KenGen Chief Executive Albert Mugo

KenGen Chief Executive Albert Mugo

Kenya Power and the Energy Regulatory Commission (ERC) have been at loggerheads after the watchdog accused the electricity distributor of making operational decisions that have increased the cost of power to consumers in the past two months.

It is understood that ERC wrote to Kenya Power suggesting that the distribution company may have deliberately opted to take in the more expensive thermal power to the detriment of consumers despite the availability of cheaper hydro and geothermal power in the market.

The sector regulator was concerned that a heavy uptake of thermal electricity had drastically raised fuel cost levy for August power bills and asked the power firm to revert to a mix that will stop the cost surge.

It says Kenya Power had not aggressively pursued cheaper hydro-power generation despite the prevailing fairly good water levels and this is likely to go against the Government?s commitment to keep power costs down.

In its defence, Kenya Power said it had bought thermal electricity from Triumph Power?s 83-megawatt plant in Athi River, which was on a mandatory reliability test-run after becoming operational last month. The 30-day test-run ended on August 3.

Shut down

Kenya Power had also argued that it has limited options in its sourcing of electricity after several geothermal plants in Olkaria shut down last month for maintenance and others broke down, a position strongly denied by KenGen.

This it reckons forced the utility firm turn to expensive thermal generators, at a time when fuel prices had risen steadily as the shilling weakened against the US dollar.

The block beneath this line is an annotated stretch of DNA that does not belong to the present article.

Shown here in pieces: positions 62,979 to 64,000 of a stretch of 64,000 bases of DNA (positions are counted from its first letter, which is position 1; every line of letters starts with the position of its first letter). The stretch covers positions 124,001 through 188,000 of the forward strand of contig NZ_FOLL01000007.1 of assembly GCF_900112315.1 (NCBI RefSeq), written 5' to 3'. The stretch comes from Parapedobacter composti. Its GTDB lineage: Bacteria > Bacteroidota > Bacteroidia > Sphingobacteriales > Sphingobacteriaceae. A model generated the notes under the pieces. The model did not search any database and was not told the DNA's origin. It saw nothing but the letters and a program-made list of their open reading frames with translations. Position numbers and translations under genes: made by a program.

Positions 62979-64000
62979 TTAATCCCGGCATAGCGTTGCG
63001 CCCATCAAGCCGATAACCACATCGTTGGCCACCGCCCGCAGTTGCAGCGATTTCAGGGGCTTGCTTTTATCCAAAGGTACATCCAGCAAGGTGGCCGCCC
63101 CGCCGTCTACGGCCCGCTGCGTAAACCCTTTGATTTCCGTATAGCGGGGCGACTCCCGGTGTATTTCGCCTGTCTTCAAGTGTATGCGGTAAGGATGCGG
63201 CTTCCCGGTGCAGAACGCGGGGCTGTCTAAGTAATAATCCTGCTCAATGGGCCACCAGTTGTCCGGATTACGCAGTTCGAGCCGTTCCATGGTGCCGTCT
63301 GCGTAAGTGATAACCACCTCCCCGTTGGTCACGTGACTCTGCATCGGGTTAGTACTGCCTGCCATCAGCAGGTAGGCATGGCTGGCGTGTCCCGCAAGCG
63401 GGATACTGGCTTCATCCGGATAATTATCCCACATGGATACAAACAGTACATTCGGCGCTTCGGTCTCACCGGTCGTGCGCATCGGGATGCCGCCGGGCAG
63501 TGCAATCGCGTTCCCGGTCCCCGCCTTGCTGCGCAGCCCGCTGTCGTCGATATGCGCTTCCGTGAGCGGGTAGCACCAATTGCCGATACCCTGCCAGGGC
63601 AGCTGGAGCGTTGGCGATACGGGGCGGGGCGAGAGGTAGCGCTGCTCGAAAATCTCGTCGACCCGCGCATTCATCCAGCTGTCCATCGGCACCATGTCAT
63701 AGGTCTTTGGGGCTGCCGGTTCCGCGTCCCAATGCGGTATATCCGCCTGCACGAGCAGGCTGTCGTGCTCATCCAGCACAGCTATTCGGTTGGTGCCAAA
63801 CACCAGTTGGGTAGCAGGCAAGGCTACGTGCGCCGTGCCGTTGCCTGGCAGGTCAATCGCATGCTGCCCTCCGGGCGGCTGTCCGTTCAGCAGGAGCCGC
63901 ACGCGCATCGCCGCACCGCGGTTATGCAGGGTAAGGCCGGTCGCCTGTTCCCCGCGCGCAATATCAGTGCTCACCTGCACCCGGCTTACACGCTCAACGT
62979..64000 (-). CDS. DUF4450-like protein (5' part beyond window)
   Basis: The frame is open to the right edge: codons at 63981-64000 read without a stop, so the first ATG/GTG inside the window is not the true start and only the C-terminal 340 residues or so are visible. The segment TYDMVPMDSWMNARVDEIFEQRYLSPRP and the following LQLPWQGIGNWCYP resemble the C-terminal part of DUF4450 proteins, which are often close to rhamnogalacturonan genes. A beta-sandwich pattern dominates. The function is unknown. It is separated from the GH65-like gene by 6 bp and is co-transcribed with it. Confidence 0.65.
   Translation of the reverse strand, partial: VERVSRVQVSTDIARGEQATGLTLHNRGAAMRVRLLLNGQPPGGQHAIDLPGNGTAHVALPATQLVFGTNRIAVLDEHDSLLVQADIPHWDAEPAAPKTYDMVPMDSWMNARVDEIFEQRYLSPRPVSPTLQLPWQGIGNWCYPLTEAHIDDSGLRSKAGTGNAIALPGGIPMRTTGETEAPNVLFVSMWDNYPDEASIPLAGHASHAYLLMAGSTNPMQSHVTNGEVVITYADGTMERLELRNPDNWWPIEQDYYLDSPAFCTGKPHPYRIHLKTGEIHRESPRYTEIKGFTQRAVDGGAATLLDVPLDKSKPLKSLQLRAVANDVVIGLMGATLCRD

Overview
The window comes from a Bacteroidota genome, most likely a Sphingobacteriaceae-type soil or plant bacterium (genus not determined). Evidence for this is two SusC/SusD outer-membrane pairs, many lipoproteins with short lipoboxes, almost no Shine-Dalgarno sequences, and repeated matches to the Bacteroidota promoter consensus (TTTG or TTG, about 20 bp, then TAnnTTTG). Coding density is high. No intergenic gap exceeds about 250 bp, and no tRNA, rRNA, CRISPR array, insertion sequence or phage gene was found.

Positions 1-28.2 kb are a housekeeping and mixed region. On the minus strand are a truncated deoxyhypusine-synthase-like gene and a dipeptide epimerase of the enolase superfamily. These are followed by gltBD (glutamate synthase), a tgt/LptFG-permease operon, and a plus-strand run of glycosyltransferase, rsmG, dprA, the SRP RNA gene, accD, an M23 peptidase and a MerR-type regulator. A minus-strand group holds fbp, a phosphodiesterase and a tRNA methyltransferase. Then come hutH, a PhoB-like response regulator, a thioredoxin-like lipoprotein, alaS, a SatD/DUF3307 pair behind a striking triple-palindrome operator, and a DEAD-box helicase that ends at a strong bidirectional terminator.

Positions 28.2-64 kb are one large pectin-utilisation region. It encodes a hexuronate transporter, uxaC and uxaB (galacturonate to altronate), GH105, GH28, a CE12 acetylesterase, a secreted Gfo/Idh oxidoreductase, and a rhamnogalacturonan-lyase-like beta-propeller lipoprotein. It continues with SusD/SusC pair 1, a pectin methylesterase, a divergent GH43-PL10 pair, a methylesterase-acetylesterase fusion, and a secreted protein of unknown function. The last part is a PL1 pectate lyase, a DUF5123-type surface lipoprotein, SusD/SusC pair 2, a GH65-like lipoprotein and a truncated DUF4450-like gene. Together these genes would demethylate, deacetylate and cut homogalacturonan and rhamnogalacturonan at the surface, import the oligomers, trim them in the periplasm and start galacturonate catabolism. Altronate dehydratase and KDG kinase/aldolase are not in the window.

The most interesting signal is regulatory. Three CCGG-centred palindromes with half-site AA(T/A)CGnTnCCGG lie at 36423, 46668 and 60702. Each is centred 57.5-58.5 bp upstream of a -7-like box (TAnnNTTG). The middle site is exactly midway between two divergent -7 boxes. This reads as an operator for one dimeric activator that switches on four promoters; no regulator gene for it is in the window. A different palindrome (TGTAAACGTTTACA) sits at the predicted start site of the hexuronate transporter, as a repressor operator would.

But KenGen?s Chief Executive Albert Mugo now says that all geothermal power plants except one unit at Olkaria ? which is out for annual repairs- were operating normally.

?All our power plants at Olkaria are fully operational except one unit at Olkaria IV. The machine, which is out for routine maintenance could be restored in the next four days. Just like a vehicle, power generating turbines need normal mechanical repairs,? explained Eng Mugo.

?We are also making up for the temporary reduction in geothermal output by scaling up contribution from other hydro sources,? said KenGen. The high cost of energy is likely to push up cost of living to double digits.

This has seen the regulator increase its scrutiny on factors that are in the country?s control to keep prices low, hence the spat with Kenya Power.

National grid

It is understood this is the reason ERC wants to set up another entity to buy power in a bid to ensure the cheapest available power is what is fed to the national grid. Kenya Power is opposed to the plan to bring in a new player to buy power on its behalf.

By Paul Wafula, The Standard


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